Many people do not understand the difference between renovation and restoration, but in simple terms restoration means to return something to its original state (as near as possible) while renovation allows one to change, modernise, adds bits and pieces and generally end up looking nothing like the original. A good example would be Elizabeth Taylor versus Michael Jackson. She had her face restored many times we are told, to retain her youthful beauty, whereas Michael definitely renovated his – also several times!

But what has that got to do with the house above which sits close to the Kinta River bank. Well, looking at the new roof of modern tiles, this is certainly a renovation not restoration. We do not know anything much about this house, other than what the below notices show.

If I understand this correctly the renovation was approved in 1999. Now I remember with horror the renovation to my home in Ipoh where the planned 3 months took 1 year and 5 months with the cost more than doubling, but at least it didn’t take 11 years to get as far as completing the roof. But of course it is not anyone’s fault (it never is) but I wonder what the contractor thinks?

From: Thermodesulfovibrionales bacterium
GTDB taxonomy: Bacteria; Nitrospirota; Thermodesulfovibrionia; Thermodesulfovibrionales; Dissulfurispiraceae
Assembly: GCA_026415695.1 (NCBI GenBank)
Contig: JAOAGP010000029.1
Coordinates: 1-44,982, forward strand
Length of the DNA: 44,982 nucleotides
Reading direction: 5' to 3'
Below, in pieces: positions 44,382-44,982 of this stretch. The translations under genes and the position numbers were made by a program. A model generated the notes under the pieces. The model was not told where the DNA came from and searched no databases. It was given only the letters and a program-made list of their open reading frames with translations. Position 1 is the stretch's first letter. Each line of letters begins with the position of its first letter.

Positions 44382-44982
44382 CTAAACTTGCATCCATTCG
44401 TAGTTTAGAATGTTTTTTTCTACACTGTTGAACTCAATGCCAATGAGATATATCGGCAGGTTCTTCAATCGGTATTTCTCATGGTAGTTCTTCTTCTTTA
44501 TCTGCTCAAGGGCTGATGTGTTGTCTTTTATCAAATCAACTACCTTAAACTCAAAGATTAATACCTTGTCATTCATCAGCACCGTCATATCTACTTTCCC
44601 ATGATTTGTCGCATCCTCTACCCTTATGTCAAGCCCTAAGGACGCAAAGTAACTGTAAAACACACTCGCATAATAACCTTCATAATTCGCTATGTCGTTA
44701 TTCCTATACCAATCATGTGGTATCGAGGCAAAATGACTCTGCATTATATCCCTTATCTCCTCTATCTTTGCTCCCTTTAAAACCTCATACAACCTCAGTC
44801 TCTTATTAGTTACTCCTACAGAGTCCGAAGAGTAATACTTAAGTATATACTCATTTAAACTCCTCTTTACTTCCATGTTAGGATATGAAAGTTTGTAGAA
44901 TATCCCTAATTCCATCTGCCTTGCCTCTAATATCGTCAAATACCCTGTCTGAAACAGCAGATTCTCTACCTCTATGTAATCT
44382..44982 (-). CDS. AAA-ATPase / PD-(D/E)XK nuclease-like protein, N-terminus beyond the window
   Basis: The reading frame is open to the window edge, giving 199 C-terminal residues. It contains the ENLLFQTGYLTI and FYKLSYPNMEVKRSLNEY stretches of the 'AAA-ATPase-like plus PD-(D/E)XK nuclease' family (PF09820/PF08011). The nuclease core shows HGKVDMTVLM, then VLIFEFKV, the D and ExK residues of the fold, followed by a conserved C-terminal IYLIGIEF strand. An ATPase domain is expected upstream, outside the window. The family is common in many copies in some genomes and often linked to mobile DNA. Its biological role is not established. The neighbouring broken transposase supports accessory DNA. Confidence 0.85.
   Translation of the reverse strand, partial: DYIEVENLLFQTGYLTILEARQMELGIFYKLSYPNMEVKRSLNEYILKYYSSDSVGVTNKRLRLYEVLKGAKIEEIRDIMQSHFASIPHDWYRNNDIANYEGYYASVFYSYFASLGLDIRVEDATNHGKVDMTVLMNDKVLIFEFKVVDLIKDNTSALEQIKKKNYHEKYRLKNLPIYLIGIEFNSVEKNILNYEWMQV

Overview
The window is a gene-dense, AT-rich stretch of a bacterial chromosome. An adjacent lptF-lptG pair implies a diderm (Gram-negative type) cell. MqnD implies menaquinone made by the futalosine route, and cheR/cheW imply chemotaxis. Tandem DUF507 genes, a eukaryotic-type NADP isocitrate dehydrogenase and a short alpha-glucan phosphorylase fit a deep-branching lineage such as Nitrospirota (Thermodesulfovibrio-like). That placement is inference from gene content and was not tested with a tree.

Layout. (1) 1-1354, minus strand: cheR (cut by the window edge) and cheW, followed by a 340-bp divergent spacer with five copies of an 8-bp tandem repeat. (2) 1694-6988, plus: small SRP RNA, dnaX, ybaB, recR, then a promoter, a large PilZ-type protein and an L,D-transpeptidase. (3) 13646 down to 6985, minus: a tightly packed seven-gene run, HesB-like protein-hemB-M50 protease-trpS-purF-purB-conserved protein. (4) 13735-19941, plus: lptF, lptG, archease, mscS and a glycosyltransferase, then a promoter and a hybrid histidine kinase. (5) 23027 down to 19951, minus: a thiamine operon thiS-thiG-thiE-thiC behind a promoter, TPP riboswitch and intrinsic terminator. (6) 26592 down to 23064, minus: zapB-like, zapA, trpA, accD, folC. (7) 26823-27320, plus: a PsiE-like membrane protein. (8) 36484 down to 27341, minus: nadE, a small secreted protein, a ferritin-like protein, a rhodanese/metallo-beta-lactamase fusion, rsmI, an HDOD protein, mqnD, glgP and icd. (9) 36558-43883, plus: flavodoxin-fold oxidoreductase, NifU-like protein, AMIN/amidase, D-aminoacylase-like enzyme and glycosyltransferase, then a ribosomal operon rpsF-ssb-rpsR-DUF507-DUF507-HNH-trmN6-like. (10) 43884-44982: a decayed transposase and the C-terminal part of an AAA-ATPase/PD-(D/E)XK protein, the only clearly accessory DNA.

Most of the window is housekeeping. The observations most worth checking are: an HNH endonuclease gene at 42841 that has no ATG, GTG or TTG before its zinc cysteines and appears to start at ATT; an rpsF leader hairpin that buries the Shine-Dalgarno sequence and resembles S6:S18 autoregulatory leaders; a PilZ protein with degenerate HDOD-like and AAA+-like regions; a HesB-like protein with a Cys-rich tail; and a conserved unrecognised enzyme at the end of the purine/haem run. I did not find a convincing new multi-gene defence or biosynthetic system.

But the point of all this is that wouldn’t it have been nice to keep this house as an original model of its particulat style? Restore rather than renovate. After all this is in a very desirable location close to the river, but away from traffic and should fetch a tidy sum when sold on the open market. It would be even more attractive with the outside features retained but modernised inside to suit our high standard of living necessary these days.

To conclude, I say to those who have an old property in need of repair, consider carefully before you touch the building, restoration will be more expensive in the short term but the long term benefits will certainly be worthwhile. Once renovated it has gone for ever.